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Lawmakers finally agreed on a bill to stop congressional sexual harassment

The House and Senate are finally tackling a big problem happening in their own halls.

The two chambers on Wednesday agreed on a bill to better handle sexual harassment in Congress, Sen. Roy Blunt (R-Mo.), a co-sponsor of the Senate's version of the bill, tells Politico. Other congressional staffers confirmed the news to The Washington Post and CNN.

Following the #MeToo movement's rise late last year, members of Congress started looking inward at the harassment aides and lawmakers had long faced. The reality became particularly clear after former Rep. Blake Farenthold (R-Texas) allegedly used taxpayer money to settle a sexual harassment lawsuit, and after he and other lawmakers stepped down after their own sexual harassment scandals.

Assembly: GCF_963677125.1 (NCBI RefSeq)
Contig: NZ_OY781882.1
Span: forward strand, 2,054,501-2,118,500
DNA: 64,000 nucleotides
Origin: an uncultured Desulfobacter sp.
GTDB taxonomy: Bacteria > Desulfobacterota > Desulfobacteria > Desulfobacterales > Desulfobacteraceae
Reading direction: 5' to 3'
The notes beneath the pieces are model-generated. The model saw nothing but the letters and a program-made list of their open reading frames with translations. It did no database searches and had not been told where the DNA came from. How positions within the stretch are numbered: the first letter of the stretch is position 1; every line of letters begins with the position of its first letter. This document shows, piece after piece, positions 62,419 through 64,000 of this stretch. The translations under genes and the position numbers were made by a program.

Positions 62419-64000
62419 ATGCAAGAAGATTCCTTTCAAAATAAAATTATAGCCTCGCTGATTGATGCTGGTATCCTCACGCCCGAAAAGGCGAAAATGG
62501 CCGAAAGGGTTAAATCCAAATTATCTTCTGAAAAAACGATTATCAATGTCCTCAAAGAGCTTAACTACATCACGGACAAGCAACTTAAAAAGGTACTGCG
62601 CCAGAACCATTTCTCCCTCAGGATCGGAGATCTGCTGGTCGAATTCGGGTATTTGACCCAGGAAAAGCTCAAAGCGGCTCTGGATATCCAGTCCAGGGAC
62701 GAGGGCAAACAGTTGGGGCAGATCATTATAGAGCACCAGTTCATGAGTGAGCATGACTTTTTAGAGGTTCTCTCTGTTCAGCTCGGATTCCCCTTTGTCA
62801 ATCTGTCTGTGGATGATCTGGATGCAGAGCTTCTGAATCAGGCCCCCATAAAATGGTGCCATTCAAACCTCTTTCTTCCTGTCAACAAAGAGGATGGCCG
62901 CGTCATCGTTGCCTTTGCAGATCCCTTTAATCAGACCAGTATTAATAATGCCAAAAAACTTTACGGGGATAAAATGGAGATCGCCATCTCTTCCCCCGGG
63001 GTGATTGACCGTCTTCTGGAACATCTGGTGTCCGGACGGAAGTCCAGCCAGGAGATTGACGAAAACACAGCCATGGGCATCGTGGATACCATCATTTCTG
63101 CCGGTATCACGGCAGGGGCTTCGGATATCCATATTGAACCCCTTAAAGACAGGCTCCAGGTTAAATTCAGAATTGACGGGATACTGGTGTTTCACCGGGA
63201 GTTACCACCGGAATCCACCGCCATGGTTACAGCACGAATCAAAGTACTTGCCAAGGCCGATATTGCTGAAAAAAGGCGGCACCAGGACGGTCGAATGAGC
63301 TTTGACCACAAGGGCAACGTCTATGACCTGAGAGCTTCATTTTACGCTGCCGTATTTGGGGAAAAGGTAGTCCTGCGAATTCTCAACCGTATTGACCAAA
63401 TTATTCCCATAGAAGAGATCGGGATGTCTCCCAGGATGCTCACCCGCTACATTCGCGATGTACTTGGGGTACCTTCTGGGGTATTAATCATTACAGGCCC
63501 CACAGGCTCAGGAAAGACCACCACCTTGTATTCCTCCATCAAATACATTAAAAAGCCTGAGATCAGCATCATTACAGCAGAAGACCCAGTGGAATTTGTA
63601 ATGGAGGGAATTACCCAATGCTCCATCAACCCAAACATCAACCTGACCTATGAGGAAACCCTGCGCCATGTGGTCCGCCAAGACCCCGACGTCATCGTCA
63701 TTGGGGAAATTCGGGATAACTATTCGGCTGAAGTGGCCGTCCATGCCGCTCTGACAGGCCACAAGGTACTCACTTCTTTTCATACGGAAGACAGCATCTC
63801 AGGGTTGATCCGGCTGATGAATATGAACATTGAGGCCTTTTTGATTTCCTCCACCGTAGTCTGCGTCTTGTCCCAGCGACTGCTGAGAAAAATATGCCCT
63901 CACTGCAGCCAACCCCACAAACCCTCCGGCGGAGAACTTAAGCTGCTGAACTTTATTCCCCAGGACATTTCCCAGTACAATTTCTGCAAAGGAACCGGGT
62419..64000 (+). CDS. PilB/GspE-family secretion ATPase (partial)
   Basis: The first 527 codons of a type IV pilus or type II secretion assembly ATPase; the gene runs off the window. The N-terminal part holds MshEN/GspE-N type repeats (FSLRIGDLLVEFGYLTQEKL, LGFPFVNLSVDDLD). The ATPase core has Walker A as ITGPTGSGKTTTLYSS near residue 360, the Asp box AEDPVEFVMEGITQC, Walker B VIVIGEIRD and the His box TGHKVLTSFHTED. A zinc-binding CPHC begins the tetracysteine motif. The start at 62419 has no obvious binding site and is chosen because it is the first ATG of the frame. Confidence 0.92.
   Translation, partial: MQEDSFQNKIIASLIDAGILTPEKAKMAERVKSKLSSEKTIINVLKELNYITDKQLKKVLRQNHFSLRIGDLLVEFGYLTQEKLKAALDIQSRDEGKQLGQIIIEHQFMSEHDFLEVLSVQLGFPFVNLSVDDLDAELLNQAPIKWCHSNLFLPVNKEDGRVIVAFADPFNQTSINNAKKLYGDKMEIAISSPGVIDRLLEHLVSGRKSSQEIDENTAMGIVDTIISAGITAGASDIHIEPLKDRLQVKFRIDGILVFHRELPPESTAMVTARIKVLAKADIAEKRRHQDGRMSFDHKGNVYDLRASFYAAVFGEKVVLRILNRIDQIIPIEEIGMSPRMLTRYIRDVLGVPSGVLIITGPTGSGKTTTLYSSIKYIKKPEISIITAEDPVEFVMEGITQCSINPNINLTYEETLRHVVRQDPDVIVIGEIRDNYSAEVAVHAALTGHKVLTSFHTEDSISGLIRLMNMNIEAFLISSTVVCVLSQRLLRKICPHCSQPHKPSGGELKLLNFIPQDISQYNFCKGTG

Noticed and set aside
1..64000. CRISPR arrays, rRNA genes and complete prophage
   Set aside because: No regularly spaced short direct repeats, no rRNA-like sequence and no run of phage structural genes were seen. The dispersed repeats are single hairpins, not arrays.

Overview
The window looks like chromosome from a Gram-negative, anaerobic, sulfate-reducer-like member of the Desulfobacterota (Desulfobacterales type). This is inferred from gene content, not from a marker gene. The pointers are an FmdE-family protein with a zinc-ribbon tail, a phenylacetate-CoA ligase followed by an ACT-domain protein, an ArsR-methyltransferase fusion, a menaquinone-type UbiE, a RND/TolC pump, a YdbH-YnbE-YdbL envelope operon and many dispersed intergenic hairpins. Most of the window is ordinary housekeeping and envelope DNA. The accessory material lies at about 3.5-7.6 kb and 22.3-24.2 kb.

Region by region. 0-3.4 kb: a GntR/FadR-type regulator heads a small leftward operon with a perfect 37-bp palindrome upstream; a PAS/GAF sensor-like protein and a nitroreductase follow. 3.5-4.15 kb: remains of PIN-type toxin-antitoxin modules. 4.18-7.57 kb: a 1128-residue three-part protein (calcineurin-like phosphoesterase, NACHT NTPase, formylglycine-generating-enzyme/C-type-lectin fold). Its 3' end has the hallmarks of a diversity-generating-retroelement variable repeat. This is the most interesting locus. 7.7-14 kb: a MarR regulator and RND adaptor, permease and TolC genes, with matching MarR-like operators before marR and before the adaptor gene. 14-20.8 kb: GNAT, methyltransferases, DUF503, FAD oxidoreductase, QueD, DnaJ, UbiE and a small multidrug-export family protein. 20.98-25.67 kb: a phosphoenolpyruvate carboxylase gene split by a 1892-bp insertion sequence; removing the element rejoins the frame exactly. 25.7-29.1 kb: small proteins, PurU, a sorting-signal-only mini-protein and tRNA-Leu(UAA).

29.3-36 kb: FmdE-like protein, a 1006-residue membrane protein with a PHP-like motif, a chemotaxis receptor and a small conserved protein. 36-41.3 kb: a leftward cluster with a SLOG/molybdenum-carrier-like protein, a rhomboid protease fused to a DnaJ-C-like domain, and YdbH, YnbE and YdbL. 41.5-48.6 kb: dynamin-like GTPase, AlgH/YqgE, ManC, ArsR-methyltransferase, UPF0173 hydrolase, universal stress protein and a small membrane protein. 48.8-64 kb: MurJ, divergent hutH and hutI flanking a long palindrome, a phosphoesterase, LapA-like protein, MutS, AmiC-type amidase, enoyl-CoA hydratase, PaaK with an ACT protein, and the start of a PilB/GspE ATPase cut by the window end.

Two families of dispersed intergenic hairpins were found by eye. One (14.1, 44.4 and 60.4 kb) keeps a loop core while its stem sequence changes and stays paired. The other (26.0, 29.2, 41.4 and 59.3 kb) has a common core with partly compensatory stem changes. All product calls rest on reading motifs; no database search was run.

The House passed its harassment-fighting bill in February, under which lawmakers would be held "personally liable for harassment and discrimination settlements," per Politico. The Senate's latest version only made legislators pay for harassment settlements. Wednesday's compromise agrees on barring legislators from using taxpayer money to settle "harassment and retaliation for harassment claims, but not discrimination," staffers tell Politico.

Opponents of the Senate bill worried accused congressmembers would settle harassment claims as "sex discrimination," per CNN. So Reps. Jackie Speier (D-Calif.) and Bradley Byrne (R-Ala.) say they'll craft a new bill to address discrimination, per Politico. The two chambers hope to pass the still-unfinalized bill within the next few days after working out a few more specifics, Blunt says.